Q&A with "Star Trek" star George Takei

George Takei is a bigger star today than when he appeared in the '60s TV series "Star Trek."

It may be argued that he's even bigger now than when he co-starred in the six feature films based on the sci-fi cult classic.

That's because of social media. He has something like 5,035,966 "likes" on Facebook, where his irreverent and eclectic posts are managed by a team with the "kewl" efficiency of the Enterprise's bridge.

"Time" magazine named his Twitter feed one of the 140 best, as he is fond of saying, "between Obama and Levi Johnston."

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His YouTube channel videos get tens of thousands of views ("The George Takei Happy Dance" went viral last year).

The actor, author and social justice activist will receive the "2013 National Leadership Award" from the National Gay and Lesbian Task Force Saturday, Nov. 9 in Miami Beach. The "17th Annual Miami Recognition Dinner" will take place at the Fontainebleau Miami Beach.

After taking care of some "reporting housekeeping" stuff in a telephone Q&A Wednesday morning with Takei, I asked him - appropriately enough - some questions from his fans on my Facebook page:

Rod: Where are you now?

George: "We're in Orlando right now. I was at Elliot Masie's Learning [2013] conference. I did a speech on social media. This was preceded by a narration with the Oklahoma City Philharmonic. Tomorrow I'm heading to Miami for a wonderful whoop-ti-do."

Rod: I must know and I must know now: did you get to keep a Tribble?

George: [Laughing] 'No, as a matter of fact I didn't. I didn't get to do that episode. During the hiatus between the first season and the second season I was off in Georgia filming 'The Green Berets" with John Wayne and David Janssen. I was suppose to be back in time but we went way over-schedule because of bad weather. All of my lines were given to the new guy, this Russian character named Chekov. He got my lines and he got my Tribble."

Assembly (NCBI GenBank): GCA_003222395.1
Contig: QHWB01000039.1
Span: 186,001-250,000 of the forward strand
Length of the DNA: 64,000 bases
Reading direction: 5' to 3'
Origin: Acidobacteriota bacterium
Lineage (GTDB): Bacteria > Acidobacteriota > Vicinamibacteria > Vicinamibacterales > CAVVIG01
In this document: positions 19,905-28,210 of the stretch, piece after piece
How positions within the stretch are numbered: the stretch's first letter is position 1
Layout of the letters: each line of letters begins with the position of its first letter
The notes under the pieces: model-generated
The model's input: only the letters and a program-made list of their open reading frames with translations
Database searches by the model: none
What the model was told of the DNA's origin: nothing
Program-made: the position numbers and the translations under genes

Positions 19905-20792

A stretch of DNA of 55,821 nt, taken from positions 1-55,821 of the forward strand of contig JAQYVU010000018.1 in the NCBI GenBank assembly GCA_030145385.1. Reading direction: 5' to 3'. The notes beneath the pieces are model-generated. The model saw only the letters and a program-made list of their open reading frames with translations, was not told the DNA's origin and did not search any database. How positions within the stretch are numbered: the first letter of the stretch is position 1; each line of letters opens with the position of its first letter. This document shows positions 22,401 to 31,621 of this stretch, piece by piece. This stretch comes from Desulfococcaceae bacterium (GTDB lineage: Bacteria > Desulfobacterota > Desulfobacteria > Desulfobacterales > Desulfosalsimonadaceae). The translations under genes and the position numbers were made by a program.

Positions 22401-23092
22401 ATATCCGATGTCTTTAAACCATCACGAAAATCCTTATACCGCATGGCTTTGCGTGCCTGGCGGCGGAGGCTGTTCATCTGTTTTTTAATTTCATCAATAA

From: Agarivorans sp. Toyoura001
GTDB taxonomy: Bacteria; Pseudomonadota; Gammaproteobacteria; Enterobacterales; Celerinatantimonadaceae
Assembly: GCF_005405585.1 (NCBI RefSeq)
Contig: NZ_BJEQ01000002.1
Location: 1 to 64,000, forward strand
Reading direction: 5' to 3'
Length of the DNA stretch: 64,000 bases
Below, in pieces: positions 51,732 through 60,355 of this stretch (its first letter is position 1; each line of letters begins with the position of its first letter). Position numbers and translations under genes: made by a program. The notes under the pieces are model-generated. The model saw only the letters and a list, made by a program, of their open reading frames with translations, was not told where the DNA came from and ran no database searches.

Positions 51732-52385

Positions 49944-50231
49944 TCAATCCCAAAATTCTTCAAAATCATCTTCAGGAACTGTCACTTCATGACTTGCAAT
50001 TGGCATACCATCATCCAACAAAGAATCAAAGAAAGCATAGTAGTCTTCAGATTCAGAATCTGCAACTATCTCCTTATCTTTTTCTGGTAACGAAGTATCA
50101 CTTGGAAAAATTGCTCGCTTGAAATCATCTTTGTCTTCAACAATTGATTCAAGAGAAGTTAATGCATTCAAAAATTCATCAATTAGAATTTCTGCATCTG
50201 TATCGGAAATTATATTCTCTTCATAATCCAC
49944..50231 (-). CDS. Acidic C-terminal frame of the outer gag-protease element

Rod: Another fan on Facebook wanted me to ask if you thought the movie 'Galaxy Quest' was an homage to your post-cancellation 'Star Trek' lives?

George: [Laughing] "An homage? I thought it was a documentary. I recognized every thing in there."

Rod: Do you think there was one turning point for LGBT rights, a cultural bookmark moment? Or is it an evolution of events?

George: "Oh I don't know. I think it began in 1969 when the LGBT community began to galvanize...and the [National Gay and Lesbian] Task Force is one of the wonderful organizations that formed shortly after Stonewall. Then in the '80s the AIDS plague hit and that was a tragic period.

Because of the, at first, lack of attention paid to such a tragic crisis, attention had to be paid by the LGBT community. Then there was a backlash to that attention with institutionalized homophobia in the form of legislation. Don't-Ask-Don't-Tell and the Defense of Marriage Act were legislated, institutionalized homophobia. But that galvanized rational and fair-minded people who started to become our allies and supporters, a continual growth of pressure to get us where we are today with marriage equality happening.

I don't like to say 'evolution' because that sounds like it is natural. Our turning points have been driven by one crisis after another. But I maintain that a majority of America is fair-minded and decent. The more people see how normal our situation is, the more normalized the attitudes to LGBT people will become."


Rod: You're a monster when it comes to social media. How did that start?

George: "Well, there is a profound ulterior motive. It goes back to my childhood. I grew up in internment camps, two of them, with guards pointing machine guns at us and search lights following me during night runs to the latrine. It was a concentration camp and we were totally innocent. That was the irony: these American people were taken from their homes in American cities because they happen to have a mother or a father who was Japanese and they looked like the enemy. We looked suspicious simply because of our ancestry.